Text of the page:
Prince William warns impact of climate crisis will be felt by society’s ‘most vulnerable’

The Duke of Cambridge has spoken out about the urgency of protecting the planet amid the ongoing climate crisis in a new TED talk.



Prince William, Duke of Cambridge sitting in a tree


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Filmed in the grounds of Windsor Castle, the talk forms part of Countdown, the first free and virtual TED Conference devoted entirely to environmental issues.

In the talk, Prince William stands alongside an oak tree and explains how it and many others in the grounds of Windsor Castle are thousands of years old.

“While these oaks have been growing, around 35 billion people have lived their lives on our planet,” he said.

“That’s 35 billion lifetimes worth of hope, love, fear and dreams. In that time, humankind has invented air travel, vaccines and computers. 

“We’ve explored every part of the globe, sequenced the human genome and even escaped Earth’s atmosphere. Our speed of innovation has been incredible. But so too has

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America’s most vulnerable families could face financial crisis if government relief fades away, Fed says

Stimulus checks and enhanced unemployment benefits that helped the poorest Americans weather the coronavirus pandemic are in danger of ending, throwing the finances of the most economically vulnerable into a tailspin.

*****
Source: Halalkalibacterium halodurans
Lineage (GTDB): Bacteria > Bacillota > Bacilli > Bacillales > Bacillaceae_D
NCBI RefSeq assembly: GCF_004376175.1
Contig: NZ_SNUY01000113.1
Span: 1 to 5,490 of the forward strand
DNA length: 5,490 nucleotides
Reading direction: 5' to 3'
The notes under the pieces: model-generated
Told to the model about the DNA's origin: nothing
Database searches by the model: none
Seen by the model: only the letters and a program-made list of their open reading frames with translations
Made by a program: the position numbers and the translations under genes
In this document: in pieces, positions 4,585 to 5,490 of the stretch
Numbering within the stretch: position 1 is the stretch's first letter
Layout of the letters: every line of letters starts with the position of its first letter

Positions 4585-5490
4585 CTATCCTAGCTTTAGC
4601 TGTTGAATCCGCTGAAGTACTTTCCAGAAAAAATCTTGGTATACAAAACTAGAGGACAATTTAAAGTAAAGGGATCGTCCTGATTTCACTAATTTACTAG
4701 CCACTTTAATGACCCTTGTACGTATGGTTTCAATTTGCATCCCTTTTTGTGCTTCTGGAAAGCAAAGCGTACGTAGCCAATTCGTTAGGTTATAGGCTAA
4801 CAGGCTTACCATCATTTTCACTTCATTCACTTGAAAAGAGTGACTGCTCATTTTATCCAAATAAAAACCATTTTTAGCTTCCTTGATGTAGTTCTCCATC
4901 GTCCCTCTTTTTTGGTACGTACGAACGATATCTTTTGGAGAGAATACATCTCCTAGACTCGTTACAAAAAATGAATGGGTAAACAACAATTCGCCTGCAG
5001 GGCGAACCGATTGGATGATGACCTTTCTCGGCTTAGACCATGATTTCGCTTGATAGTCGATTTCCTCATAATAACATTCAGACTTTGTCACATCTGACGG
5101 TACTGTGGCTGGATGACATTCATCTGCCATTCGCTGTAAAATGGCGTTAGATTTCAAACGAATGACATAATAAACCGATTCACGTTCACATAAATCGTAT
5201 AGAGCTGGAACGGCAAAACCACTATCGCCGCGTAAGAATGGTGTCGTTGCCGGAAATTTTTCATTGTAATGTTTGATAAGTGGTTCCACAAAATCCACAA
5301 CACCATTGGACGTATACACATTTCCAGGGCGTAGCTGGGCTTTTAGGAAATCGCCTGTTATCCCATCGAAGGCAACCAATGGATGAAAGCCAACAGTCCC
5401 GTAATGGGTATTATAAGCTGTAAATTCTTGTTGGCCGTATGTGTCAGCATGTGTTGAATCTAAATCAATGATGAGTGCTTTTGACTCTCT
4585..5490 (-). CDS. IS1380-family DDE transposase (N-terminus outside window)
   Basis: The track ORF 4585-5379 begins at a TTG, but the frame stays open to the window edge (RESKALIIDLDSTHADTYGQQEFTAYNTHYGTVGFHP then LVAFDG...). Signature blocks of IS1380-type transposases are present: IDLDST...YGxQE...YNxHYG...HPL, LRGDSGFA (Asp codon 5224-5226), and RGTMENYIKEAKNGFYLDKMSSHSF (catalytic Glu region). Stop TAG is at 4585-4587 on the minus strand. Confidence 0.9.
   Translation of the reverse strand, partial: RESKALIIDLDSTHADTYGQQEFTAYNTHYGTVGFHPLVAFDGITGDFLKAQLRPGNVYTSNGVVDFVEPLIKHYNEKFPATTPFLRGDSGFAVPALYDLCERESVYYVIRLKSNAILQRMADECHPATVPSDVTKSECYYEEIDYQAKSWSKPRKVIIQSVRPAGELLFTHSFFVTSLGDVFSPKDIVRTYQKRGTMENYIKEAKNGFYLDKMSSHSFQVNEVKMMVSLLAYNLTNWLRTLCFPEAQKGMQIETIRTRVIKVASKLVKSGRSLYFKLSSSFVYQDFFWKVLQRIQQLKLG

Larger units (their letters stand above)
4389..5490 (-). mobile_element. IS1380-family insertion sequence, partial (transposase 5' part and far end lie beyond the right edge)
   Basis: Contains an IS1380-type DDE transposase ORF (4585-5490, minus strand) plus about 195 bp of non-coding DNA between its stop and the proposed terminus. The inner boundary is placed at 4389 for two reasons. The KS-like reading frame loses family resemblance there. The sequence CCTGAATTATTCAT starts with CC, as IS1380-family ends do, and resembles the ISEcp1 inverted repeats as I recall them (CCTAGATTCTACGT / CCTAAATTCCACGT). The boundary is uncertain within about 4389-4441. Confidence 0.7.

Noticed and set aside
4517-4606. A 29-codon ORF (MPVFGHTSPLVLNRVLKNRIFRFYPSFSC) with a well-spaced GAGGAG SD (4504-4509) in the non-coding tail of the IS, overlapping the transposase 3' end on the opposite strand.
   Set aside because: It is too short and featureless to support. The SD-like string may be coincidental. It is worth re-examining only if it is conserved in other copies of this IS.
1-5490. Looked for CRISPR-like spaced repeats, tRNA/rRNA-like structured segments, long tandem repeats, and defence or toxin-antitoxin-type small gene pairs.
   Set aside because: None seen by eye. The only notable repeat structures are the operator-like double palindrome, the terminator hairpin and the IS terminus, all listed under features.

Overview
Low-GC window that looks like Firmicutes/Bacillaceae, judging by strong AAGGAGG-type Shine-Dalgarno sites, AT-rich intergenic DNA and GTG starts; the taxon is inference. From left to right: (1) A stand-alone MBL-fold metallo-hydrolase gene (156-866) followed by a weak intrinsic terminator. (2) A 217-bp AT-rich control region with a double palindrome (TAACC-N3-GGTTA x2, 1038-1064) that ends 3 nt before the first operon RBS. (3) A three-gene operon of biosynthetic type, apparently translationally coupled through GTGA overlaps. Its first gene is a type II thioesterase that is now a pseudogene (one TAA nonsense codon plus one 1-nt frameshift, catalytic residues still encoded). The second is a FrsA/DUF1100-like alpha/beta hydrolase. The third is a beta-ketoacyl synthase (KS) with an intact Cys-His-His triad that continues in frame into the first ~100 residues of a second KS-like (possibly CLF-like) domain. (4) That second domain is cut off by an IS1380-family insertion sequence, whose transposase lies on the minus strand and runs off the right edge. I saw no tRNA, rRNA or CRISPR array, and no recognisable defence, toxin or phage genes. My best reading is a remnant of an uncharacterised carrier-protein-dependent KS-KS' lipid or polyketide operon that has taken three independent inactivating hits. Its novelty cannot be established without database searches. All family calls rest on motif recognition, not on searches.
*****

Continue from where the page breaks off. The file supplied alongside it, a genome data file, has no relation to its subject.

a hand holding up a sign: A protester blocks the street leading to the Washington, D.C., home of U.S. Senate Majority Leader Mitch McConnell, R-Ky., demanding the extension of unemployment aid, on July 22, 2020.


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A protester blocks the street leading to the Washington, D.C., home of U.S. Senate Majority Leader Mitch McConnell, R-Ky., demanding the extension of unemployment aid, on July 22, 2020.

The Federal Reserve’s “Update on the Economic Well-Being of U.S. Households,” a highly watched annual report that has been expanded this year to reflect the coronavirus pandemic, showed that government measures have helped low and middle-income families boost savings. 

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To that point, in July, 48% of families making less than $40,000 annually said they’d cover a $400 emergency expense with cash or an equivalent, up from 39% in October 2019, according to the most recent supplemental survey updated Sept. 22 by the Fed.

The

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